is loaded from the disk as-is), however doing this can not take advantage of 
compression of similar byte sequences across areas, and also adds overhead of
the Exomizer encoding header, unless all the areas of a level are compressed 
with the same encoding parameters, so that the header can only be stored once.

To address these issues, both Steel Ranger and MW ULTRA devise an intermediate
compressed tilemap format for storing in memory. On disk, this format is further
compressed by Exomizer per level, taking advantage of cross-area compression and
requiring only one Exomizer header.

The intermediate format is decompressed to uncompressed tilemap data when
entering each area. Because this involves no bitstream manipulation, just bytes 
stored one after another, the decompression routine runs faster than Exomizer.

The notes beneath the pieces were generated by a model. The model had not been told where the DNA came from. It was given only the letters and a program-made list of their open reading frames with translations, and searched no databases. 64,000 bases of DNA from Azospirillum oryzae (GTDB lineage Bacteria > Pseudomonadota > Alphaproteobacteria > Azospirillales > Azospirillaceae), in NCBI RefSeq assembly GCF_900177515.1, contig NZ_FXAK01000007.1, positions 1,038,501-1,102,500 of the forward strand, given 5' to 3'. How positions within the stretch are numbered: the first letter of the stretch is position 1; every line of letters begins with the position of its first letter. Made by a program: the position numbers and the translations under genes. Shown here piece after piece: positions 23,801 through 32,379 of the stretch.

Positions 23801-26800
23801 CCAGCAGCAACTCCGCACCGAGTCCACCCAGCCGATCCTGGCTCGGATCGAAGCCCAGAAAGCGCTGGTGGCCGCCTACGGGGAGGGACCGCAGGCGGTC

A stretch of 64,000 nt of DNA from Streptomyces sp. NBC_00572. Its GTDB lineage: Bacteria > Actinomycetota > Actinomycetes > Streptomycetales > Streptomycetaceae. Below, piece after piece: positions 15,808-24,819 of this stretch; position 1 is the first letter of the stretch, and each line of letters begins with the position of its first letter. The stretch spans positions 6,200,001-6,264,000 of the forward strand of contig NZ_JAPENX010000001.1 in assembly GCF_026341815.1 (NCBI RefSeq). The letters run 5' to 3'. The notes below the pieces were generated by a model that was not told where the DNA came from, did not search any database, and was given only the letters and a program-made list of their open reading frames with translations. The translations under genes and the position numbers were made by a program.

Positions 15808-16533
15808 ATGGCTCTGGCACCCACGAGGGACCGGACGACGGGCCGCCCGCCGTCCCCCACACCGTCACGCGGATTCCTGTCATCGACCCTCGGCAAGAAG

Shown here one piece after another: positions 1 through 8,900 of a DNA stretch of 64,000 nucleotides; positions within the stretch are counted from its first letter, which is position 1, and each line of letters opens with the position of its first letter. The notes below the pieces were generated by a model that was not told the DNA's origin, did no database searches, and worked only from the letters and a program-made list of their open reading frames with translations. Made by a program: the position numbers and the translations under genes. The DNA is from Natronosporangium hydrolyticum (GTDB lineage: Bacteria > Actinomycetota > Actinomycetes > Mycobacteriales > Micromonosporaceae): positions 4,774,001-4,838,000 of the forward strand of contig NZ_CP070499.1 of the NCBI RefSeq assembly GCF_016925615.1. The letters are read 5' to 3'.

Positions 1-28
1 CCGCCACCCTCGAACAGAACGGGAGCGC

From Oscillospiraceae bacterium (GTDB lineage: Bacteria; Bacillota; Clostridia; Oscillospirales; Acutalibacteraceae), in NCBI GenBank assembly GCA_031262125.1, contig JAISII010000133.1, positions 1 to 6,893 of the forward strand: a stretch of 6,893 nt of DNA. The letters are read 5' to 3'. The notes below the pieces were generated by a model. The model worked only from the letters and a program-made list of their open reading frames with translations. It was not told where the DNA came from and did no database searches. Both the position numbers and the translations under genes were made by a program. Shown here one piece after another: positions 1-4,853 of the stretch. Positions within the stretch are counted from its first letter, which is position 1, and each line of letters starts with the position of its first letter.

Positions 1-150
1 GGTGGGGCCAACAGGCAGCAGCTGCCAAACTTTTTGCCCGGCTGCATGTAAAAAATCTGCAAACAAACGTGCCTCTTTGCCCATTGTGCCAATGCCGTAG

The intermediate format needs to be reasonably efficient for in-memory storage,
but it should also compress well further.

2. Steel Ranger data format

The "cave" levels of Steel Ranger contain a large, repeating background pattern
consisting of several tiles. Storing it as part of the tilemap would make the
compressor's job much harder and increase the diskspace requirement, so it's
replaced by the world editor with empty tiles, and recreated in code instead.

After this modification, the data is just a straightforward run-length-encoding
compression, where byte values $00-$fe are the literal tile numbers and $ff is
an escape code that indicates a RLE sequence:


End of data is marked with a zero-length RLE run:


The tile $ff is not used in the map data itself.

The RLE format does not yield very good compression, for example the city level